Chronicles of Oklahoma

Skip Navigation

Electronic Publishing Center
Oklahoma Historical Society
Chronicles Homepage
Search all Volumes
Copyright 2001
Purchase an Issue

Table of Contents Index Volume List Search All Volumes Home

Chronicles of Oklahoma
Volume 7, No. 2
June, 1929
BITS OF INTERESTING HISTORY

BY W. C. RIGGS

Page 148

When the Choctaw people were removed from Mississippi to their reservation, in what is now southeastern Oklahoma, they maintained a tribal government, patterned in part after our own state and national governments. They enacted their own laws and enforced them, and their treaties with the United States gave them the right to eject outlaws and fugitives from justice from their country which was known as the Choctaw Nation.

Their chief executive was called the Principal Chief, he was also commander-in-chief of the mounted police and other military bodies that the Choctaw Nation might deem necessary to, raise.

Their legislative body was called the Tribal Council, and was divided into two houses similar to Congress or our state legislature.

The Choctaw Nation for legislative purposes, also, judicial, was divided into fourteen counties, of which our state only saw fit to retain the name of two, and their borders do not conform to the old ones either. The two county names retained by the Oklahoma legislators are Atoka and Coal; Coal County, however, under Choctaw administration, was called Tobucksy instead of the English name. The old county names, such as Sans Bois, Skullyville, Nashoba, Shukalaf, Bokhoma, etc., went into discard. The Choctaw Nation was again divided into three senatorial districts and instead of being numbered were named in honor of former Choctaw Chiefs who had distinguished themselves years ago east of the Mississippi River: these districts were Apuckshanubbee, Mosholatubbee and Pushmataha. The modern legislators had forethought enough to name one county for Pushmataha. The tribal council was composed of two senators from each district, and one councilman from each county; their elections were usually held by the men of eighteen years of age and older assembling at some point, usually county court grounds, and a line was drawn, and one side of the line was chosen for one candidate and the other side for his opponent, and the voters lined up on the side they wished to vote for until their noses were counted.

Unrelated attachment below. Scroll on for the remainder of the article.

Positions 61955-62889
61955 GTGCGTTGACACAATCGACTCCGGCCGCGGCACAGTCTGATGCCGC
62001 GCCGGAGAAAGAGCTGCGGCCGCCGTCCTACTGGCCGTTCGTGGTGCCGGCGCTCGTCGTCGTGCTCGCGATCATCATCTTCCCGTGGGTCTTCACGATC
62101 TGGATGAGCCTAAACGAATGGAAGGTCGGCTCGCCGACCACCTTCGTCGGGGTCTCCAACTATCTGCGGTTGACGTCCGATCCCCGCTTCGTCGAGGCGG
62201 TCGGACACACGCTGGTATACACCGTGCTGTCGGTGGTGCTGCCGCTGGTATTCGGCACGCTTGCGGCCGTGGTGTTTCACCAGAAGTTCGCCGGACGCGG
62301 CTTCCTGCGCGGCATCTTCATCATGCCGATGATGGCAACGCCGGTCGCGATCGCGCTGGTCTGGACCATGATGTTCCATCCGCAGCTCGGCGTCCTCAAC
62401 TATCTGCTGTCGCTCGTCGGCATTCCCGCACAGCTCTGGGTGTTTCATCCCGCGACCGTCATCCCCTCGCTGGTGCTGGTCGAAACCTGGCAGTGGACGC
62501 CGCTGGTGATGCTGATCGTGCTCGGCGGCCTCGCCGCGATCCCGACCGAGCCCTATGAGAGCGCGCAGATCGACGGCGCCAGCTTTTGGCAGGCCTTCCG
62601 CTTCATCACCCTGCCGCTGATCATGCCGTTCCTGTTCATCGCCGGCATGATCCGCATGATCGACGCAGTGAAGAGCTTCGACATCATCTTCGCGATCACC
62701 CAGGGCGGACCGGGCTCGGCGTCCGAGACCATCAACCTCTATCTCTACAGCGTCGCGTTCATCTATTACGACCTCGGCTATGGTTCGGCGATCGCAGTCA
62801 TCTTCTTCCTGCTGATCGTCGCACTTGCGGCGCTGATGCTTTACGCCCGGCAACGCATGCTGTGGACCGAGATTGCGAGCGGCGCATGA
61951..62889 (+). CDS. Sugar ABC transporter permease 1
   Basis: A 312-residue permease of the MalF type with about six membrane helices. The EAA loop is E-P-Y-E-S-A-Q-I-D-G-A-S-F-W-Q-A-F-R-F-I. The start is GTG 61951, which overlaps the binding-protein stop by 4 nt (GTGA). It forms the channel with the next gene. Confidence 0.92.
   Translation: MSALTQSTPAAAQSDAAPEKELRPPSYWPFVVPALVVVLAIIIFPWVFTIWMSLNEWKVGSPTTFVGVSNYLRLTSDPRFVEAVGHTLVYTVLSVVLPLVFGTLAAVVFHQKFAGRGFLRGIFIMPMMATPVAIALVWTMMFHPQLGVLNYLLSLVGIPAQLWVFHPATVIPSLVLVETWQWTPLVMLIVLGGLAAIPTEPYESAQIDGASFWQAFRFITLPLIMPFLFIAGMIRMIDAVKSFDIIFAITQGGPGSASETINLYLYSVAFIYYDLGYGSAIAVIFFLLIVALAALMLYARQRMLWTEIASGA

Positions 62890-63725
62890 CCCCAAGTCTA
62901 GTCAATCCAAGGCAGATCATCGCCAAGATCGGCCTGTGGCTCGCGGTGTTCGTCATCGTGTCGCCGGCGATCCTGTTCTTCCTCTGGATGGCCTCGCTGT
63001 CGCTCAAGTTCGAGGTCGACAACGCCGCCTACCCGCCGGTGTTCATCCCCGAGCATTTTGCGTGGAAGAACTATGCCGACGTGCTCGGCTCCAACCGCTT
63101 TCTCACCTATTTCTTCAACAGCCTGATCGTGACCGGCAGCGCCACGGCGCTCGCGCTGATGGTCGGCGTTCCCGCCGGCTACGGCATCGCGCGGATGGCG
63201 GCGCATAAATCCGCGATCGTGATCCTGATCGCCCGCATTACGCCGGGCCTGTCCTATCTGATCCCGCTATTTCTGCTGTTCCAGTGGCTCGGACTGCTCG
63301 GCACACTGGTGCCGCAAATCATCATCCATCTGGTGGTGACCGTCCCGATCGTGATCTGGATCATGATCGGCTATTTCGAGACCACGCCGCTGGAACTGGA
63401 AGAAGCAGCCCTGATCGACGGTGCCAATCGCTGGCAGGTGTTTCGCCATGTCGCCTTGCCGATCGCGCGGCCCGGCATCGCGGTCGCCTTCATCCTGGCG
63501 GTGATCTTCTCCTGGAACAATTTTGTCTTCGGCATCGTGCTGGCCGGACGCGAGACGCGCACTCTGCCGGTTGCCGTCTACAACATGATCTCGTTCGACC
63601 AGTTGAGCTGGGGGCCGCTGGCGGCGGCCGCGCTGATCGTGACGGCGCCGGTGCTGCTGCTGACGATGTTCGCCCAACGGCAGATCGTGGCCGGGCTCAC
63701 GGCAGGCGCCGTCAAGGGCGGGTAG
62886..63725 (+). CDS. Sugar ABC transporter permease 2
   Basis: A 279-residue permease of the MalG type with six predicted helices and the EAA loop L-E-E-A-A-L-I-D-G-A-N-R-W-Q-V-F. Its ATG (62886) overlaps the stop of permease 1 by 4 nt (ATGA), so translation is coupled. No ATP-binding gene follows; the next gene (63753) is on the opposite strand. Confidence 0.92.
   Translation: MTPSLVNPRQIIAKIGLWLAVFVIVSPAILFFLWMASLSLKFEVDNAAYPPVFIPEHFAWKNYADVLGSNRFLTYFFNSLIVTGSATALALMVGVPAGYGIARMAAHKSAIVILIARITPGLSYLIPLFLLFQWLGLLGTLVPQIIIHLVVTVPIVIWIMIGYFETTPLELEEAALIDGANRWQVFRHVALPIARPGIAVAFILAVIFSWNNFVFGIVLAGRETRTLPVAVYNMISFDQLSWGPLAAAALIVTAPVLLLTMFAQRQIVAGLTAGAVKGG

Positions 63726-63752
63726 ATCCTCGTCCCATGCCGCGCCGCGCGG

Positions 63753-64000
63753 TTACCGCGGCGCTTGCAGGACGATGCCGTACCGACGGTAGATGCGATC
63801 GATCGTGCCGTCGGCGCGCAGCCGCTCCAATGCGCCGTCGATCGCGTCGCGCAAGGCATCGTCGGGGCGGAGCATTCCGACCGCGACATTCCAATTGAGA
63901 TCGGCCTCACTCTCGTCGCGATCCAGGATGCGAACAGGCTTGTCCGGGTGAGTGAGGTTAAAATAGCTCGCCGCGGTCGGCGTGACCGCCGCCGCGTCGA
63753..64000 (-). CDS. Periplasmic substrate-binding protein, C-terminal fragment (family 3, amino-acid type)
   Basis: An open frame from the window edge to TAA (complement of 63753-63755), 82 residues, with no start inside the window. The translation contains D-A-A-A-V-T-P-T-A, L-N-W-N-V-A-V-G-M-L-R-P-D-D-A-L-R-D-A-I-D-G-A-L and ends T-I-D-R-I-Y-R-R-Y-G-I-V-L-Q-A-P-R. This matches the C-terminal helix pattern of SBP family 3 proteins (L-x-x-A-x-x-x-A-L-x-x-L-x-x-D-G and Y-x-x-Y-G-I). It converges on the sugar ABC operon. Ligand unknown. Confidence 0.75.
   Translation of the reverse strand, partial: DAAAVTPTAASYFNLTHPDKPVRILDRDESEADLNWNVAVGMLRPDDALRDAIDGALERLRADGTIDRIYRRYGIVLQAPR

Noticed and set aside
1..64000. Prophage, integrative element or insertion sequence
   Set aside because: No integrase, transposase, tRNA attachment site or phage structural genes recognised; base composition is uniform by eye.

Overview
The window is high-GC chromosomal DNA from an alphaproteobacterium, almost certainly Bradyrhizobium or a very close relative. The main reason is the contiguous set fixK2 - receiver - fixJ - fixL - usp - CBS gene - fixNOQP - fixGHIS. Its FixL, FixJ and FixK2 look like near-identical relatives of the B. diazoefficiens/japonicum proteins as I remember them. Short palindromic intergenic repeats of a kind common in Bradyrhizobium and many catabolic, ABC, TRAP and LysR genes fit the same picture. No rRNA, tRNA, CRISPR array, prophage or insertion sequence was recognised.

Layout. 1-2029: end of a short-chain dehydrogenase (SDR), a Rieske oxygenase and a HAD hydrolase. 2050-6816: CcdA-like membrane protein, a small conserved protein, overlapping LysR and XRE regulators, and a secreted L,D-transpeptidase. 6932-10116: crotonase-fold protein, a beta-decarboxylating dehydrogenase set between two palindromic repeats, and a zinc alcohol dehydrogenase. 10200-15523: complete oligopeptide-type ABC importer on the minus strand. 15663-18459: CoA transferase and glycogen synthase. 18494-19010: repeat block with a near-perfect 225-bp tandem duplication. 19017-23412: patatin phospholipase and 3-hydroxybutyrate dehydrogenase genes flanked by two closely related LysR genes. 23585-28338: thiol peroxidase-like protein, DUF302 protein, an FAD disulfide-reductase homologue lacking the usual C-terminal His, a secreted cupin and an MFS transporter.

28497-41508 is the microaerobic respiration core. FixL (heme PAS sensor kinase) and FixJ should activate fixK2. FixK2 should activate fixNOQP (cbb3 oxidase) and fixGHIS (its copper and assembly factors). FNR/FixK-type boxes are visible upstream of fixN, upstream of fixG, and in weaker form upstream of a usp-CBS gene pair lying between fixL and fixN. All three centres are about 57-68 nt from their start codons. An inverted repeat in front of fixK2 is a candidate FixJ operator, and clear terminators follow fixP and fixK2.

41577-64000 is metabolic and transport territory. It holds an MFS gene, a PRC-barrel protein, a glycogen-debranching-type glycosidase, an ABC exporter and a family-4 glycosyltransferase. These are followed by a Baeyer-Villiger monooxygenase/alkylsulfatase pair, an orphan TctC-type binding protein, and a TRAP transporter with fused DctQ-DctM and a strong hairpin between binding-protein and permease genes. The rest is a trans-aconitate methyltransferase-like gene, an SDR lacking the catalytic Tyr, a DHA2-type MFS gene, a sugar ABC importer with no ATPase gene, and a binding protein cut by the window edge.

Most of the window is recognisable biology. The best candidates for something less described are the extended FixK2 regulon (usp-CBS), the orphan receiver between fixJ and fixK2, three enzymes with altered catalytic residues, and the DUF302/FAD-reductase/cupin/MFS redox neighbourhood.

Page 149

NO BALLOT BOX STUFFING

There never was any ballot box stuffing at an election of this kind, however, during the last few years of the Tribal Government the ballot box was introduced for their major elections.

The Choctaw County organization consisted of a County Judge, County Clerk, County Attorney, County Sheriff and County Ranger, the ranger was something similar to our township constable, except that his jurisdiction was only in civil matters of the court.

The year 1850 the office of District and Supreme judges were created, the Supreme Court meeting once a year, namely: October. There were seventeen counties, and seventeen County Judges, three Circuit Judges and three Supreme Judges, the Circuit Court was changed to District Court about the year 1884.

In lieu of a regular organized military organization, the Choctaw Nation maintained a body of mounted police, known as the Light Horsemen, and they were officered by a captain and under officers usually called captain, but subordinate to the commanding Captain.

THE LIGHT HORSEMEN